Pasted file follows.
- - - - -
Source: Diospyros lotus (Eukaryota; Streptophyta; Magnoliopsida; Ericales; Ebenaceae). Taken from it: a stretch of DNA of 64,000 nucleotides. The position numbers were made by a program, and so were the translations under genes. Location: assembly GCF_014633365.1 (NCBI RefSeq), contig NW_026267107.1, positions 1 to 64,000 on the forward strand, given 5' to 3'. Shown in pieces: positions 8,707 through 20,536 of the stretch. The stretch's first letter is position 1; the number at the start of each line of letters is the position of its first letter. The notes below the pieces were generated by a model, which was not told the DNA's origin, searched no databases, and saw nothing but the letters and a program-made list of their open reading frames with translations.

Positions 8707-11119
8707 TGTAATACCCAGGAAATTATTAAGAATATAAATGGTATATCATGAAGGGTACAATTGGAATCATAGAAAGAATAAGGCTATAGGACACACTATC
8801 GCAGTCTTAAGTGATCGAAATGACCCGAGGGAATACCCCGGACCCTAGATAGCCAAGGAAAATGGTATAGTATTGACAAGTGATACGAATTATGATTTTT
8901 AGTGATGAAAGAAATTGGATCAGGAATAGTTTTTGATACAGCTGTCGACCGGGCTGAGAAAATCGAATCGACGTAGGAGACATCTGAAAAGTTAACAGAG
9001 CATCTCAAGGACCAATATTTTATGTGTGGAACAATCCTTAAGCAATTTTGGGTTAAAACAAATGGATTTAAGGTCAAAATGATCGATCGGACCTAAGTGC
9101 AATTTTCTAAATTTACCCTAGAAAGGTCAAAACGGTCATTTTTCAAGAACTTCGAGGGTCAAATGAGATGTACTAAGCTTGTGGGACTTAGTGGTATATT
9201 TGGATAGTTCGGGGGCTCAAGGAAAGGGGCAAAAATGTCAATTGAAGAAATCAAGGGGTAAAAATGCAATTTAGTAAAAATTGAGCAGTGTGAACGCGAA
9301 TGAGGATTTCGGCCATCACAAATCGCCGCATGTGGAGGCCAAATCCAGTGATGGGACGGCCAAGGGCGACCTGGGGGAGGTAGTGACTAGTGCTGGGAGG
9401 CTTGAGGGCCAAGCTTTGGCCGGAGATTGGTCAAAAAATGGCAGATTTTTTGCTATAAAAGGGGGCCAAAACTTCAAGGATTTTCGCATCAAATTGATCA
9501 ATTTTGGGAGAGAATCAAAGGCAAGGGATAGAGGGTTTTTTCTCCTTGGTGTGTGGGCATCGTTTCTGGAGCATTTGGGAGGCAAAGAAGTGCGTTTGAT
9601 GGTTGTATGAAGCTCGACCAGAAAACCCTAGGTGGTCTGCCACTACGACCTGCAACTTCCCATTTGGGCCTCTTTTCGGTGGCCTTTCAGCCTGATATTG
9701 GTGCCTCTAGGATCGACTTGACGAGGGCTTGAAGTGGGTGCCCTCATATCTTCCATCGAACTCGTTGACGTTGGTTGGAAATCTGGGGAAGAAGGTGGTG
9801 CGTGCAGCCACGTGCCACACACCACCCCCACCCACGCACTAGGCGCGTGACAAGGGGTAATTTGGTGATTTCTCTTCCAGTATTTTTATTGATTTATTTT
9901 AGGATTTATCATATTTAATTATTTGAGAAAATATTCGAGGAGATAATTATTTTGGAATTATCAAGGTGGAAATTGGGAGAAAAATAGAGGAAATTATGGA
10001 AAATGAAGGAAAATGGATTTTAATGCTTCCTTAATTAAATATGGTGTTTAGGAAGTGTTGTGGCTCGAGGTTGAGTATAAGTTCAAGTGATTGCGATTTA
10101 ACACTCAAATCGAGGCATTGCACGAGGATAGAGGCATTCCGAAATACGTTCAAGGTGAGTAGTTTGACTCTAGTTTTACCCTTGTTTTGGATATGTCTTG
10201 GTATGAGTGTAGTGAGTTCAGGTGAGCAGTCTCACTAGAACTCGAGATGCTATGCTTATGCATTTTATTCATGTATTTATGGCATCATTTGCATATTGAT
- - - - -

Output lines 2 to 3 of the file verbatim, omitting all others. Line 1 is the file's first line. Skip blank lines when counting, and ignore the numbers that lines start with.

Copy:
Positions 8707-11119
8707 TGTAATACCCAGGAAATTATTAAGAATATAAATGGTATATCATGAAGGGTACAATTGGAATCATAGAAAGAATAAGGCTATAGGACACACTATC